Last year, students at Robeson High School in Englewood had one of the district’s worst attendance rates. But somehow, on the first day of school this year, attendance was more than perfect.

This unlikely phenomenon is the result of how Chicago Public Schools calculates first-day attendance. Instead of counting the number of students who actually show up out of those who were assigned or enrolled to a school, the district compares them to enrollment estimates made in February.

No-shows do not count against a school’s attendance at all.

Enrollment estimates this year were too low—by a margin of at least one classroom—for 54 percent of the district’s schools, and too high for 11 percent, according to a Catalyst analysis of school-by-school enrollment data. The rest were within range.

For a variety of reasons, early estimates more accurately predict enrollment in elementary schools, magnets and schools with selective admissions. They are less accurate, however, for neighborhood high schools.

At Robeson, for instance, early estimates predicted 1,197 students. When more than 1,400 showed up on the first day, the district’s official attendance rate was 117 percent.


• CPS’ record first-day attendance is the result of comparing the number of students who showed up with estimates made six months in advance.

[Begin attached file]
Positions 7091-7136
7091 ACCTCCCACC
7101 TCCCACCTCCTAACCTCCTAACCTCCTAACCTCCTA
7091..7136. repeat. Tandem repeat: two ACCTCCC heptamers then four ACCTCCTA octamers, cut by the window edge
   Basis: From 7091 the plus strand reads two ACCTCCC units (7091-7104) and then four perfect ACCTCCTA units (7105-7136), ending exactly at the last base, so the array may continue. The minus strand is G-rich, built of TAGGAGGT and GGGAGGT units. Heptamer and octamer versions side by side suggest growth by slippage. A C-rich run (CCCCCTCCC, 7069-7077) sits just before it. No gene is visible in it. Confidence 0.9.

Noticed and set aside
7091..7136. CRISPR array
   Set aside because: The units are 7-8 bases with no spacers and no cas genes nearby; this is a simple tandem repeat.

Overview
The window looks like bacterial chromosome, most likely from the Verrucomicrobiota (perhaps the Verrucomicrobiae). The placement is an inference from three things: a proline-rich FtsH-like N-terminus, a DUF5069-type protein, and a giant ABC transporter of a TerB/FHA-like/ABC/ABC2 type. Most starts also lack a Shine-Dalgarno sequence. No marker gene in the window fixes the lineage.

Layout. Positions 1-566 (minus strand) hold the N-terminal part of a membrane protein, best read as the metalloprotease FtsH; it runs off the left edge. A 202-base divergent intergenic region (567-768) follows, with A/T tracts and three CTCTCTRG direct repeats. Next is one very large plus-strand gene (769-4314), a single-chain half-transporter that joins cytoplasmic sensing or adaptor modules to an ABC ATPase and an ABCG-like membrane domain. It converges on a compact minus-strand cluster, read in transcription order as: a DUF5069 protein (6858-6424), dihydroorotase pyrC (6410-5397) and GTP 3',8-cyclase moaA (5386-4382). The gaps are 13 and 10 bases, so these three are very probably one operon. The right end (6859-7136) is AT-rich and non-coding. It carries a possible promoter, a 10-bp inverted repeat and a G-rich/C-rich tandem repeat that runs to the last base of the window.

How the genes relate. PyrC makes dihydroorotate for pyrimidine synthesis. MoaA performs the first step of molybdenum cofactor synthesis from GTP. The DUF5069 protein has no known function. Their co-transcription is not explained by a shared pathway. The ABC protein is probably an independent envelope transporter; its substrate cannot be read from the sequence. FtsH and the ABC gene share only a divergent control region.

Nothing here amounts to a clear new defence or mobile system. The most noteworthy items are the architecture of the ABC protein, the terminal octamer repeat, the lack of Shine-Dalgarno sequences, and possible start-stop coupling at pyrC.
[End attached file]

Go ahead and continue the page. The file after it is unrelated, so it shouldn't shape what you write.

• First day no-shows are not marked as absent—they’re not counted at all.
• Beyond their own conscience, principals have little incentive and few resources to track down no-shows and get them into school.

James Breashears, Robeson’s former principal who now serves as an advisor to his successor, shrugs off the Englewood school’s over-the-top Day One attendance as a “fairytale.” Rather, his sights are set on staffing. “What I’m concerned about is that we are down teachers.”

That’s the dilemma for many schools like Robeson, where low enrollment estimates mean too few teachers and lost instructional time as students are shuttled between classrooms for weeks, sometimes months, until additional staff are brought on board. Finding good teachers after school starts can be a challenge.

“I get to pick from the crumbs,” says one elementary school principal, who tried to make a case to hire extra teachers over the summer but didn’t get approval to move forward until last week. Until these posts are filled, 2nd- and 7th-grade classes at his school will be severely overcrowded.

At high schools, the way CPS uses attendance forecasts can have especially sharp consequences. In recent years, CPS has invested millions of dollars to improve high school academic programs at some of the worst schools. But chronic problems with attendance, unfilled teacher positions and students who arrive weeks or even months late undermine the effort by pushing lesson plans weeks behind schedule. (See related story here.)

These issues can be particularly harmful to freshmen, who are making an academic transition that researchers say is crucial to their future success. The Consortium for Chicago School Research is currently studying 9th-graders’ experiences during the first few weeks of high school to find out how it impacts them for the rest of the school year.